Which plants to grow in a greenhouse
A greenhouse enables you to prolong the growing season and to grow plants that otherwise couldn't cope with our climate. In this blog we love to introduce plants that you can grow in your greenhouse.
A greenhouse offers you a first-class opportunity to substantially prolong the growing season, and to enjoy specific plants much sooner, by pre-sowing. If needs be, extra sources providing warmth and light enable you to let seeds germinate as early as February or March.
Not all plants do well in our gardens, because of our relatively cool climate: it is either too cold, too wet, or too dark, because of little - or even lacking - sunlight. Yet you may enjoy these plants: by growing them in a greenhouse. Helped by heating systems or greenhouse lighting you can give these particular plants what they need. Added warmth or light isn't always necessary, for in any greenhouse temperatures are higher than outside (since there is no wind inside) and that may already be sufficient. Besides, its many windows usually let in enough light. On seed packets you'll find accurate information on what your plant needs to be able to grow.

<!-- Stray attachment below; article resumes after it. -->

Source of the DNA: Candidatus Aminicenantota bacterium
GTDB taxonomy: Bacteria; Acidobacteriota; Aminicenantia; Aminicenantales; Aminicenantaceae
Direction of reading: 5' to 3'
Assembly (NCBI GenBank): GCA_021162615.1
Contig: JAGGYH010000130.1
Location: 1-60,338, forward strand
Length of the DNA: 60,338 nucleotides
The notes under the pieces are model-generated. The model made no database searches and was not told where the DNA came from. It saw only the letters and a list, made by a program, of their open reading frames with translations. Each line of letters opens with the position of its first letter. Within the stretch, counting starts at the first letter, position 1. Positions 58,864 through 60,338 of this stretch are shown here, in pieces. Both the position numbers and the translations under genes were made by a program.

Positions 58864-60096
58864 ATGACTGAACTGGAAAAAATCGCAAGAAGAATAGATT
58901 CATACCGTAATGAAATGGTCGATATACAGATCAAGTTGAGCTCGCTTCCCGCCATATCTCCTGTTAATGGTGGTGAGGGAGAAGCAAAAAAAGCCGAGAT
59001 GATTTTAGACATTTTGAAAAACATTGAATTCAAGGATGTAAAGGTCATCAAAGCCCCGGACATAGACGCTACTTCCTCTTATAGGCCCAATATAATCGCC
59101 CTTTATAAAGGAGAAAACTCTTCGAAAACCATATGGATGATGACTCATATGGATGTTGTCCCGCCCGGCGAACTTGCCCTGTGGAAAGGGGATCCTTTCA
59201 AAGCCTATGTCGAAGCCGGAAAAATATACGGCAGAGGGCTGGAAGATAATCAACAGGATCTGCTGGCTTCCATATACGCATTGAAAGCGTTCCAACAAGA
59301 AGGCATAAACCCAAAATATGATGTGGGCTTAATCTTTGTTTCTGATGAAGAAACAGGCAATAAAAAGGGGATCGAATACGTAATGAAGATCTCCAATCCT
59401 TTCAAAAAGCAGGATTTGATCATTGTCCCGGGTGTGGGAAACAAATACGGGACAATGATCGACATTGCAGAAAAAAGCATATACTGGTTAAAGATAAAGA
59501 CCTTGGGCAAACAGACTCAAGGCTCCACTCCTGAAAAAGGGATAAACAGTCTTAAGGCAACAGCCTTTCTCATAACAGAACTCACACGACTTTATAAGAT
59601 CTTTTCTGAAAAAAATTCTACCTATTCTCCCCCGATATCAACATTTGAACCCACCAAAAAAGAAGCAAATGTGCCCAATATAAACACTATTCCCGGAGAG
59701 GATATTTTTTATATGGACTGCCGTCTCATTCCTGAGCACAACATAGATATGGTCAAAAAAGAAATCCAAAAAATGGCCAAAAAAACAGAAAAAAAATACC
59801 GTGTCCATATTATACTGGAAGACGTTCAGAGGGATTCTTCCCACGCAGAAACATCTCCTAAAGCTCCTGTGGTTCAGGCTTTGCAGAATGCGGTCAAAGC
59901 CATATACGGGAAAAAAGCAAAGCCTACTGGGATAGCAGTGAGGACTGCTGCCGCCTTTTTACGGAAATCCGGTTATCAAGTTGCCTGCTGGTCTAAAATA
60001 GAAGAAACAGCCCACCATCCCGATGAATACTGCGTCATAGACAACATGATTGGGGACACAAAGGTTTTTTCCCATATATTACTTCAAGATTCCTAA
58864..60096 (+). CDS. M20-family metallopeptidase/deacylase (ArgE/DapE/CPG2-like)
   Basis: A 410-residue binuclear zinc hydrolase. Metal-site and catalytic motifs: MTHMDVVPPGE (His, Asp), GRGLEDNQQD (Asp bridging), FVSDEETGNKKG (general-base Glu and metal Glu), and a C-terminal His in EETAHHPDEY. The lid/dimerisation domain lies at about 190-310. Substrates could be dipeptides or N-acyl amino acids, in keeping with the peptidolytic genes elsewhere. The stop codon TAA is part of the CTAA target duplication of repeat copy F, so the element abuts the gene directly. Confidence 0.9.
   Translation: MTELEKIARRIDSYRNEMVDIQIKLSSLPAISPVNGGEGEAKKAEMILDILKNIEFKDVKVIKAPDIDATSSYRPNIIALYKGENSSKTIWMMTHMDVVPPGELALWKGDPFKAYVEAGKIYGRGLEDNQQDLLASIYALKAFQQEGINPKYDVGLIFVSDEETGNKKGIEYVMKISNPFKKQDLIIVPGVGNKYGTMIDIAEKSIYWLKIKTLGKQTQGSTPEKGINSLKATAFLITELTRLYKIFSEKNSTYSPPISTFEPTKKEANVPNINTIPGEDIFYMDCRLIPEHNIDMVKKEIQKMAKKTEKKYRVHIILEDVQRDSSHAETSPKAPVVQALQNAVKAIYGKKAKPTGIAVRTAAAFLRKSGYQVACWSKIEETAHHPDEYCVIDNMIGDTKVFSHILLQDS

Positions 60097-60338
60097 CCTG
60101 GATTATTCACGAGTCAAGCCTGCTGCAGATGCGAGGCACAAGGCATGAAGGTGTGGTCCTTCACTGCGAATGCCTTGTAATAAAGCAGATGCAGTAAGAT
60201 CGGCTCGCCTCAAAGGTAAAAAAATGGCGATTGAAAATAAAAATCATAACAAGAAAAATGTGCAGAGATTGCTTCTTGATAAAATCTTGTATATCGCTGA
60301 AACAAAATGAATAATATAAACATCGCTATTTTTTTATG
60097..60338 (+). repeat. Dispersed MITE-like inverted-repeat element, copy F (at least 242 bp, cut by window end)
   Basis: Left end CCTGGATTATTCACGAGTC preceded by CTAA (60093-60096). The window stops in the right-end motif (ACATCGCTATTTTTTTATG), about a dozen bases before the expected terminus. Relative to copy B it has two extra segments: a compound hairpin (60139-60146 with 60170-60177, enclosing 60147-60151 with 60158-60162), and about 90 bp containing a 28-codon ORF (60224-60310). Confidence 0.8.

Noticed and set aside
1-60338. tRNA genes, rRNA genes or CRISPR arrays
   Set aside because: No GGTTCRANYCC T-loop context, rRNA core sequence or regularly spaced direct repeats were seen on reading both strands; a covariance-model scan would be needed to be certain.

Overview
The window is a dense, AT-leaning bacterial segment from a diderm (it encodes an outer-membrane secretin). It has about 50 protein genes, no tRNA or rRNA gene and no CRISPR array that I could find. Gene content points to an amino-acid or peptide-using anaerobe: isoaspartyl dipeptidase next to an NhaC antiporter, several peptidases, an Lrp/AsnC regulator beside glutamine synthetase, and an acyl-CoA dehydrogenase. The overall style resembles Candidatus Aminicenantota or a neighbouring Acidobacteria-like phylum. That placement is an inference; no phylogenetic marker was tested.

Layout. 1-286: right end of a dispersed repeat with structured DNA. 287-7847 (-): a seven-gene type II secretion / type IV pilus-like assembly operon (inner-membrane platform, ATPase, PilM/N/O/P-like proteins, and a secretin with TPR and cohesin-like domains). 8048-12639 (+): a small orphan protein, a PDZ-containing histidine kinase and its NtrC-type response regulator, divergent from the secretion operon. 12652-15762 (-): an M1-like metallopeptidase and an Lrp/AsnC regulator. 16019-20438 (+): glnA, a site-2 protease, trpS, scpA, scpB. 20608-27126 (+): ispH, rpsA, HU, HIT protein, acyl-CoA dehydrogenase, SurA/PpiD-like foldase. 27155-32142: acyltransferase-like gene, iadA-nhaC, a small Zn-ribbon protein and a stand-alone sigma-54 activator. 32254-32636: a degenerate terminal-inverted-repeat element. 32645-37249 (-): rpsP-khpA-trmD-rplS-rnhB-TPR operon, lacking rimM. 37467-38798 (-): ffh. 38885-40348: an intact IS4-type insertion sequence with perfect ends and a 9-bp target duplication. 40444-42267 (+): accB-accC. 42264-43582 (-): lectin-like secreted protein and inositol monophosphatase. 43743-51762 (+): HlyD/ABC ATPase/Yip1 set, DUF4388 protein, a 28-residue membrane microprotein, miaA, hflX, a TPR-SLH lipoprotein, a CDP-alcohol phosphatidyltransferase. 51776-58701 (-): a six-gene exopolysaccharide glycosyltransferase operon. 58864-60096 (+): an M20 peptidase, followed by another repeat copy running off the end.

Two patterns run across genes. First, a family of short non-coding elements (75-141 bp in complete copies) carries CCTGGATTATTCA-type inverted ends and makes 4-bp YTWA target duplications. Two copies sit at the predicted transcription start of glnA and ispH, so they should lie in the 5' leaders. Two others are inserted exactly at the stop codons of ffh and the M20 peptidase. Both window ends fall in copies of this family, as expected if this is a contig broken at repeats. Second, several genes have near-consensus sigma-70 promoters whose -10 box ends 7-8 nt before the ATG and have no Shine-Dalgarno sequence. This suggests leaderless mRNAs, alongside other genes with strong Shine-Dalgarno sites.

A number of vegetables do much better in a greenhouse than outside in the garden (some will not even grow there at all). Examples are:
- Aubergines - or eggplants, as they are also known. They need lots of warmth for good growth. Aubergines are climbers so you'll have to support them with canes or a trellis.
- Tomatoes - there are countless varieties, all differing in colour, size and taste. Tomatoes do particularly well in greenhouses and turn out to be big plants that need sturdy support.
- Red/green peppers - peppers too are best grown in greenhouses. Either let them ripen on the plant or pick them when they are still green, and let them ripen in the sun. In this way your pepper plant gains space to develop new fruit, resulting in bigger harvests.
In summer most herbs will perform well outside. But should you wish to enjoy them longer, grow them inside. This applies especially to some Mediterranean herbs preferring a sunny and rather dry spot, like rosemary, thyme and sage.
Apples, pears and red currants are perfectly equipped to form lots of produce in our Dutch climate, whereas exotic fruits may suffer, and will feel much better in a greenhouse. Examples are:
- Melon - grow your own water melons in a greenhouse. Best not let them climb, but allow them to grow on the ground as they will become quite heavy.
- Kiwi - kiwi also needs warmth and sunshine. Prune this fast growing plant twice a year to prevent it to naturalize.
- Passionflower (and fruits). Passiflora caerulea is the flower you are likely to see in gardens. They produce hardly edible fruits. For truly tasty passion fruit choose Passiflora edulis, and put it in your greenhouse.